"So, you have a girlfriend," my new doctor began. His back was to me. And I knew he had gotten to the part of the intake form that asked how I heard about his practice.
"But you heard about me through the Gay and Lesbian Medical Association. Do you identify as bisexual?" He finished asking.
"Yes, I do," I replied firmly but nervously. The doctor's reaction to my disclosure would determine if I'd be on the hunt for a new primary care doctor again.
The doctor nodded his head, back still to me, and jotted information down in the chart. The exam went about routinely and smoothly.
I still see the same doctor four years later. Unlike many 20-something men, I see my doctor annually for routine checkups. His reaction is neutral when I ask for an HIV test, adding other tests for sexually-transmitted infections. He asks nonjudgmentally about my sexual activity. We make jokes about ex-partners when the topic comes up.
I have learned that my ongoing experience with my doctor is unusual. First off, I actually came out to my provider and I made a point of doing. Yes, he may be registered with the GLMA, but there are still plenty of biphobicstraight, gay, and lesbian people, and it's not the "LGBT" Medical Association, it's the Gay and Lesbian Medical Association. Many bisexuals do not come out to their doctor for fear that they'll be judged, shamed, denied treatment, or have their bisexual identity erased.
Secondly, my doctorincludes STI and HIV testing as part of routine testing for his patients (well, at least for me). It may seem like he's assuming something about my sexual activity, but he always asks me first. Then, when I consent, he nods his head with a smile, like it's no big deal, which it isn't, and it shouldn't be. Many people who are sexually active don't know their HIV status, and unfortunately, many providers don't routinely include the test in their exams. Many men and women who don't disclose their bisexuality to their provider, or allow the provider to assume they are gay or straight, may be missing opportunities to provide complete and inclusive information regarding testing and prevention.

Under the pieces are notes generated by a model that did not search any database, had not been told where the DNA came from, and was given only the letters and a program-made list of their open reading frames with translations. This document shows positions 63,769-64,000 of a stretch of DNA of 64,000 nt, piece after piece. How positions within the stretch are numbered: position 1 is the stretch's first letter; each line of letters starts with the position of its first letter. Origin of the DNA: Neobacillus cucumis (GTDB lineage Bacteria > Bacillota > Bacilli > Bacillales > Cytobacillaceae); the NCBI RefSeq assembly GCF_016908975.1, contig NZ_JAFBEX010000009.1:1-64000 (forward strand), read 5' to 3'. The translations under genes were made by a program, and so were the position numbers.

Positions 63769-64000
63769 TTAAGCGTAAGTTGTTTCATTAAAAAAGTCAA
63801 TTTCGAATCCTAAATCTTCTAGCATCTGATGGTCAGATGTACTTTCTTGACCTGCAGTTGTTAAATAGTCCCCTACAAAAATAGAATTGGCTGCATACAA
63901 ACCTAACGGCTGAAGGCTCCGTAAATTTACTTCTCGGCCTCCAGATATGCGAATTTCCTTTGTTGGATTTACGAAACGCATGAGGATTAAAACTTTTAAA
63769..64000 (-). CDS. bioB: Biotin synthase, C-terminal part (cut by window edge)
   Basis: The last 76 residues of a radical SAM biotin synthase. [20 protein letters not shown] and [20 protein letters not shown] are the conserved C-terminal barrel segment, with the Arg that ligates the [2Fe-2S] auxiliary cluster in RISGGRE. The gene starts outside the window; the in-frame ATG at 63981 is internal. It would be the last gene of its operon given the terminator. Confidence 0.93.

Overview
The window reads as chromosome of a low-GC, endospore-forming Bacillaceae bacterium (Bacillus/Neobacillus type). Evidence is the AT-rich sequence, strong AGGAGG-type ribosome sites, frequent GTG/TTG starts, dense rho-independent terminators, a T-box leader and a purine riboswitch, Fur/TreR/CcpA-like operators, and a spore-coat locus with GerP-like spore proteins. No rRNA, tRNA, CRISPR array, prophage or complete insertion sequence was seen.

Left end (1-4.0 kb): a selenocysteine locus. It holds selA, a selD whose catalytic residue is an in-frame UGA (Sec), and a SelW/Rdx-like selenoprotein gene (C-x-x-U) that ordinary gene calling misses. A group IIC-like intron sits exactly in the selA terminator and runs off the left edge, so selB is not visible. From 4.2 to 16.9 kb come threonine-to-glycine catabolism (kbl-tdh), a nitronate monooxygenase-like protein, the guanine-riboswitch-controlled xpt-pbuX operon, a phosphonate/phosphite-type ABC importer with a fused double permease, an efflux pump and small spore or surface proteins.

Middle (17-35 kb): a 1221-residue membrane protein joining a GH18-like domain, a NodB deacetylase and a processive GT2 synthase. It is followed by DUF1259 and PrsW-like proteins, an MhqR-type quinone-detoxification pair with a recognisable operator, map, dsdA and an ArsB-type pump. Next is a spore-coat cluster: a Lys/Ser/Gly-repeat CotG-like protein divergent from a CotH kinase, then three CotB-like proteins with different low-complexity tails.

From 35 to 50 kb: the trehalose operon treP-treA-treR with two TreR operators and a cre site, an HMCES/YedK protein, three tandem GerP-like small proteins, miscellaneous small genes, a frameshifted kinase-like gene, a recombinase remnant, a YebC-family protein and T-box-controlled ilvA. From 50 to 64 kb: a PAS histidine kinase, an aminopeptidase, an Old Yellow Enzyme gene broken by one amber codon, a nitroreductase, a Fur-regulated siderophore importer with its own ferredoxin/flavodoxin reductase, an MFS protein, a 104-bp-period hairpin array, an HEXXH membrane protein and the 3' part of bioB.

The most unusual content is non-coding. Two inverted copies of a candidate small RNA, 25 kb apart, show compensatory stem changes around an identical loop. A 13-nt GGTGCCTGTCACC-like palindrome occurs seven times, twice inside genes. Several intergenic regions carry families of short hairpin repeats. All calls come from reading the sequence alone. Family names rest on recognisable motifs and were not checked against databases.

Thirdly, I am not poor. Twenty-five percent of bisexual men and 30 percent of bisexual women live in poverty, which is more than gay men, lesbians, and straight people, and therefore are less likely to have access to insurance. I am privileged in having access to private health insurance, which my employer pays into as well, giving me access to pretty much any doctor I choose, as long as I have the co-pay up-front, which many people do not have the luxury of affording.